The Host

What if everything you love was taken from you in the blink of an eye? ‘The Host’ is the next epic love story from the creato… Read More

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Stephenie Meyer is best known for “Twilight” — that young adult vampire romance that became a best-selling book and film franchise – but her slightly lesser known sci-fi thriller (also a romance) “The Host” wasn’t even written with teens in mind. You wouldn’t know that given the way Open Road Media has marketed “The Host,” and after seeing the movie, it’s clear the director also decided to stick to the swoony kisses rather than any more mature issues the book may or may not pose.

It’s clear the filmmakers and studio are banking on teens seeing it. This isn’t “Alien”; this is a romance-focused version of “Invasion of the Body Snatchers.” In a future where humans have been taken over by alien parasites, Melanie (Saoirse Ronan) is part of a diminishing group of human survivors. But then she’s captured and injected with an alien that is supposed to have total control over her mind. Melanie, however, isn’t a passive host. She stays in her alien’s (called Wanderer) consciousness and persuades her to seek out the brother and the boyfriend (Max Irons) she left behind.

Since it’s unlikely you’ll read Meyer’s soapy best-seller before the movie leaves theaters, here are five issues to take into consideration before taking your teen to see “The Host.”

1. Whole Lotta Love: Unlike in the “Twilight” series, where Bella and Edward didn’t consummate their mortal-meets-immortal relationship until their wedding night, the main couple in “The Host” definitely didn’t wait. Although the movie skirts over Melanie and Jared’s age difference (she’s still a teenager, while he’s in his mid-20s when they first meet in the novel), there are several flashbacks to the two of them getting it on, but at least it’s in a PG-13 manner (the most revealed is Irons’s bare back, while Ronan is shown in a bra). If sex on screen concerns you, at least the scenes are brief and fuzzy (the memory sequences are so blurry they look like they were shot through a layer of Vaseline).

2. Melanie and Jared and Wanda and Ian: Forget the rather simple love triangle between Bella, Edward, and Jacob; in “The Host,” there’s a complicated quadrangle (square? parallelogram?) between Melanie and her love Jared, but also between Wanda (the Wanderer’s nickname) and Ian the progressive human who can tell that Wanda is separate from Melanie — even if they share the same body. At one point, Wanda kisses Ian and then immediately kisses Jared – just to see if it sparks a response from Melanie, who usually gets upset if Wanda kisses either of the men. Yeah, it doesn’t exactly make a lot of sense on paper, but there you have it. Lots of kissing and complicated emotions, as you would expect from a teen-targeted story. Oh, the feelings!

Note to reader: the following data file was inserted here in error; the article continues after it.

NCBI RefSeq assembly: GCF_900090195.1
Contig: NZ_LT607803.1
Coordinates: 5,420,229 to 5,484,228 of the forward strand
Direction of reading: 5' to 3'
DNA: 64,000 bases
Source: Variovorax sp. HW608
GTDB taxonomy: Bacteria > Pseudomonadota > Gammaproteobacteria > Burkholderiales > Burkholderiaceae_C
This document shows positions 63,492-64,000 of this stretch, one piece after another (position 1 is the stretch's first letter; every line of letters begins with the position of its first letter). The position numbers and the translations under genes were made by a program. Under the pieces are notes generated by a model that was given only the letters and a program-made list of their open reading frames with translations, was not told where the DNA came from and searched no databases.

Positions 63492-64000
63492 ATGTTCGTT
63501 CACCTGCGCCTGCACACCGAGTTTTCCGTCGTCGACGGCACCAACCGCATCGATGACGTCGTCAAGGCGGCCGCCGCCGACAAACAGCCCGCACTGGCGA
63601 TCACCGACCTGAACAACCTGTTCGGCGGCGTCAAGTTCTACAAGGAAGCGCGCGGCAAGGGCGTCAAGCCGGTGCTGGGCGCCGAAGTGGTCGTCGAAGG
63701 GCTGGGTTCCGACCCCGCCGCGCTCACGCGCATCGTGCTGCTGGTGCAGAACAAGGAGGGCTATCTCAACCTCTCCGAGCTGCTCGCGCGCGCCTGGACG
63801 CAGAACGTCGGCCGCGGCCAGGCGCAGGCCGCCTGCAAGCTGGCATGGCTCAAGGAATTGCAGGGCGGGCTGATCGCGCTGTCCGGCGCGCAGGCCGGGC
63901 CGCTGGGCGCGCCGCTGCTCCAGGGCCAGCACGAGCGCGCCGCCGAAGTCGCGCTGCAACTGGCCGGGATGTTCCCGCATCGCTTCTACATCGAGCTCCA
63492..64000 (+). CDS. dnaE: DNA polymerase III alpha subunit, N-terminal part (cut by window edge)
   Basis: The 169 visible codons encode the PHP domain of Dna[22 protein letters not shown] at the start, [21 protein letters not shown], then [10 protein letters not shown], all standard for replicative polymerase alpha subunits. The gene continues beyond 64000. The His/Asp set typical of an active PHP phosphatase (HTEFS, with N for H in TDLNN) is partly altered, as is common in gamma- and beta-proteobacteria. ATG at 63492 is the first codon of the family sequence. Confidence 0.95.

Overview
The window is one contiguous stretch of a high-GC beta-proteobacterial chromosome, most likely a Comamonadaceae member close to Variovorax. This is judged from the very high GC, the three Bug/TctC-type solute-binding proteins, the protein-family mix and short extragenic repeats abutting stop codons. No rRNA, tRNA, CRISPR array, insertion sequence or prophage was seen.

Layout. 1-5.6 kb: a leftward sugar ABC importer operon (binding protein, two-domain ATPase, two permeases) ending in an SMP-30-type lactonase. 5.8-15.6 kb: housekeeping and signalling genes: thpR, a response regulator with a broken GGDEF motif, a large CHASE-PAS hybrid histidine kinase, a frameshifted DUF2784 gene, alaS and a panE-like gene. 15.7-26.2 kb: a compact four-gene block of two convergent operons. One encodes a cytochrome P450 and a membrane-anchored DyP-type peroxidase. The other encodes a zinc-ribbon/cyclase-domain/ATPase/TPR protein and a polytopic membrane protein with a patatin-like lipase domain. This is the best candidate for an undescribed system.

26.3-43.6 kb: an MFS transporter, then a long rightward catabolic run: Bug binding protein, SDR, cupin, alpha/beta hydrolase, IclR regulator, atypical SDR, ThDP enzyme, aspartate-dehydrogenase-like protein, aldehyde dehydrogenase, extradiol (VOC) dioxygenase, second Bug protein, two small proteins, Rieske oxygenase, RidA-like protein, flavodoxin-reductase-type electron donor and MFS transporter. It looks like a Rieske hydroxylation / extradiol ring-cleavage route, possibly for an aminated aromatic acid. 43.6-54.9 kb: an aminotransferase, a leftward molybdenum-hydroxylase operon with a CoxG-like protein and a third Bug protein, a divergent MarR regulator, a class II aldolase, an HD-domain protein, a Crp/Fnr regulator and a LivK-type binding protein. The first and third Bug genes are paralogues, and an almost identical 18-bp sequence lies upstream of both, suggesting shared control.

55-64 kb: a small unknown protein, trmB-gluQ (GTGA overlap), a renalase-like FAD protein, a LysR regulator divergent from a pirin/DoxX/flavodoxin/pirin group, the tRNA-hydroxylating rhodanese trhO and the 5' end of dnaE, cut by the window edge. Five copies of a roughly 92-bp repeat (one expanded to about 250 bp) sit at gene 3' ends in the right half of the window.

3. Silver Linings? Silver Sports Cars: For some unknown reason, the Souls’ police force (called Seekers) all drive shiny Lotus sports cars. It’s a bit ridiculous and does nothing to further the plot, but wow those cars are amazing to look at, so expect your kid to mention them. Not sure why there needed to be such a conspicuous bit of consumerism in the movie, but at least the Lotus Evora isn’t something your teen will reasonably expect to receive (it’s $ 70K and up) come the holidays.

4. The Future Isn’t So Bad: As far as sci-fi or dystopian futures go, the one presented in “The Host” isn’t actually that bad or violent. I’d much rather be taken over by a benign graft alien than eaten alive by cannibals in “The Road” or forced to watch children compete to the death in “The Hunger Games.” There is some violence, but the overall body count is pretty low. The “Souls” (aliens) are quite pacifistic (except for one bloodthirsty alien played by Diane Kruger) and don’t kill humans (that would be counterproductive, since they need their bodies as hosts!).

5. Read It Then See It: Meyer wrote “The Host” with adults as the intended audience, but according to One Minute Book Reviews, the writing is at a fourth-grade reading level, and obviously tween and teen fans of the “Twilight” books have read it. While actual fourth-graders might be a tad young to read the 600-plus page novel, teens should have no problem handling it. Given Meyer’s penchant for romance, some teen girls –- particularly those who liked the adventures of Bella and Edward — should read it and see how it compares to the movie.

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